A major bicycle manufacturer sent me a personal message. Now, if only they’d send me a bike…
— Specialized (@iamspecialized) August 31, 2012
Heading out to school past all of this to get into the car for the second day of school. Both kids had the “best day ever” yesterday.
Our new second and first graders headed to their new classrooms. It was all down from here for Zach, his drop off was tearful and he wanted his blanket, but once we left he was fine (I peeked in his class when we came back with his blanket). Dena will be taking the kids to school this year, so our daily photo diary is done.
Day 7 – Anamosa to Clinton (70 Miles)
The last day of RAGBRAI kind of stinks. We’d ridden a lot of miles without a rest day and were only getting 5-6 hours of frequently interrupted sleep. We’ve only had one day of decent weather, preceded by 5 days of draining heat and constant sweat. I wake up for the last day, and I’m tired. My legs feel fine, but I could really use another four hours of sleep. It was pretty cool overnight and my throat is scratchy as I get up, like maybe I’m getting a cold. My bladder woke me up before my alarm, but when I get to the kybos there’s a line and for several minutes it isn’t moving. I go back to camp and take a bottle into my tent to solve that problem. I get dressed, donning my Oscar the Grouch jersey for the last time. Everyone is slow getting started. Tired, but also sad that this adventure is coming to a close. We may not be rearing to ride, but that doesn’t mean we want to go back to the real world.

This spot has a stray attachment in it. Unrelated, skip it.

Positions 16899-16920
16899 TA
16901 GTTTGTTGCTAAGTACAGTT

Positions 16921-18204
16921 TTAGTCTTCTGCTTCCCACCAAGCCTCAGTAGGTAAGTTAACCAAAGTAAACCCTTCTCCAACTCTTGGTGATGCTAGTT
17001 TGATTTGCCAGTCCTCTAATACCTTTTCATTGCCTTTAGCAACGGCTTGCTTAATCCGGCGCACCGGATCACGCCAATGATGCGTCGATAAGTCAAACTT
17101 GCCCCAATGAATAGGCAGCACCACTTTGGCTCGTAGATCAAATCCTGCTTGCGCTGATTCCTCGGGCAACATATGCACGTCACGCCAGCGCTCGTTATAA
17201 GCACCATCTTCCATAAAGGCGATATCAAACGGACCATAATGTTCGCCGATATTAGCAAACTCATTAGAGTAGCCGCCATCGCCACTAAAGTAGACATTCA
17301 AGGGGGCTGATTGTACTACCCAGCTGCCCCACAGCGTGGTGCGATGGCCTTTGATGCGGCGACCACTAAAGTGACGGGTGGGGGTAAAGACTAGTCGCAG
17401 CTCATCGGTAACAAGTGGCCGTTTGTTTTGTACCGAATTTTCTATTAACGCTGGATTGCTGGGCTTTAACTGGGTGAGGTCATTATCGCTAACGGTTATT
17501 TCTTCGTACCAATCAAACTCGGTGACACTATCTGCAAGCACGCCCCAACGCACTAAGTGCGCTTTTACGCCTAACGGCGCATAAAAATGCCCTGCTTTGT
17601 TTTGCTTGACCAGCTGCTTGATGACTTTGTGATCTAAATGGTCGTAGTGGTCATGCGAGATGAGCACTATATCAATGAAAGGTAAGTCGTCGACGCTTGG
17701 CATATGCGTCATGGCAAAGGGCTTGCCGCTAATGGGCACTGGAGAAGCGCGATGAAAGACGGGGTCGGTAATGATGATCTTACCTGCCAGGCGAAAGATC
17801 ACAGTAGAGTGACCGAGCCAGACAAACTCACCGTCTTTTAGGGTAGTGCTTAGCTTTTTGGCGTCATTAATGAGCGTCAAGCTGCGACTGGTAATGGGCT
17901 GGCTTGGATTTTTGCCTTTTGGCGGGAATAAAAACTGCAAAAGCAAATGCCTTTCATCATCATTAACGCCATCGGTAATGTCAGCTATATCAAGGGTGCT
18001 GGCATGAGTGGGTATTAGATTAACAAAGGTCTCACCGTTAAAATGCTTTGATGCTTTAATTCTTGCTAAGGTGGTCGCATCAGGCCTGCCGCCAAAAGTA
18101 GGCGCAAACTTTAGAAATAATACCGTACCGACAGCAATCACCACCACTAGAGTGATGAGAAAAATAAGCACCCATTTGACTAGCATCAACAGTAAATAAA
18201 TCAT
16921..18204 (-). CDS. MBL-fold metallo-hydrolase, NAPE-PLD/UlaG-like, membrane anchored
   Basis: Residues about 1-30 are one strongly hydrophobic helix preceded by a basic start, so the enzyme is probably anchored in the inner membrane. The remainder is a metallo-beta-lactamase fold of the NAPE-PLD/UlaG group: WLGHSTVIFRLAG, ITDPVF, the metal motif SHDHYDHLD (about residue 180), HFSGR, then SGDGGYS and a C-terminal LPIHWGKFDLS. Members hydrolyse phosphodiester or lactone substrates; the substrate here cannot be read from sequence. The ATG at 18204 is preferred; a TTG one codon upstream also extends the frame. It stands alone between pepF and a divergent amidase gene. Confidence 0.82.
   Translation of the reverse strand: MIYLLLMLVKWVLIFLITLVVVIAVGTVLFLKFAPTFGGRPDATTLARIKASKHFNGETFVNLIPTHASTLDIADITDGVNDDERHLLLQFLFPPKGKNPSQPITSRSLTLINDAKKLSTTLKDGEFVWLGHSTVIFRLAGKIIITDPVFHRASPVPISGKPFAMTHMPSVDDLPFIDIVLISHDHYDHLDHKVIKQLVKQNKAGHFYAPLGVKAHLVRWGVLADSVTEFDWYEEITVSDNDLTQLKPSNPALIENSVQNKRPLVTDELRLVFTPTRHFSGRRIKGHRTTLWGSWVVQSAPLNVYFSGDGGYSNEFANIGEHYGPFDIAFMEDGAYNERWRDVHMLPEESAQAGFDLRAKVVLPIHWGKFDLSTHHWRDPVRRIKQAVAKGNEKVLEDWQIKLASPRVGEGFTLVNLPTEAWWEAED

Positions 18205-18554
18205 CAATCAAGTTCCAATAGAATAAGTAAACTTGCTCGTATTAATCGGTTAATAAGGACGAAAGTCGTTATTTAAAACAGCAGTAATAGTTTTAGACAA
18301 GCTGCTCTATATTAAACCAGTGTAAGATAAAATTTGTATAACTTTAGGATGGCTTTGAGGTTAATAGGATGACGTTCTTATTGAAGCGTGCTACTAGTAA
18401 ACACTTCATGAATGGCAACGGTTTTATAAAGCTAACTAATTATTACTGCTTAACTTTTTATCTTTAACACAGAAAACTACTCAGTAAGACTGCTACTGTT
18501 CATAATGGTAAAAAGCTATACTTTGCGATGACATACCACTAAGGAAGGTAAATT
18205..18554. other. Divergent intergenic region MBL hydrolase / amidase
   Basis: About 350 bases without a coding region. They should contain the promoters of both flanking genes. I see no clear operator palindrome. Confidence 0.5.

Day 6 – Cedar Rapids to Anamosa (44 Miles)
The second to last day was the shortest all week and we were looking forward to having much nicer weather. We’d decided beforehand that today would be “Hawaiian shirt day” so we traded our cycling jerseys for flowered shirts. Eric won the early judging by forgoing the Hawaiian shirt and opting instead for a flowered tankini that he wore over his University of Michigan team kit. Since we were staying with a construction company their day started pretty early, so despite the late night ours did too. Our hosts brought us a very nice breakfast of eggs, bacon and sausage, and other treats, which we all appreciated and enjoyed. We took our time getting ready to roll out and left close to 8, I think. We also picked up another rider, a fellow also named David, who was friends with some of our Michigan contingent.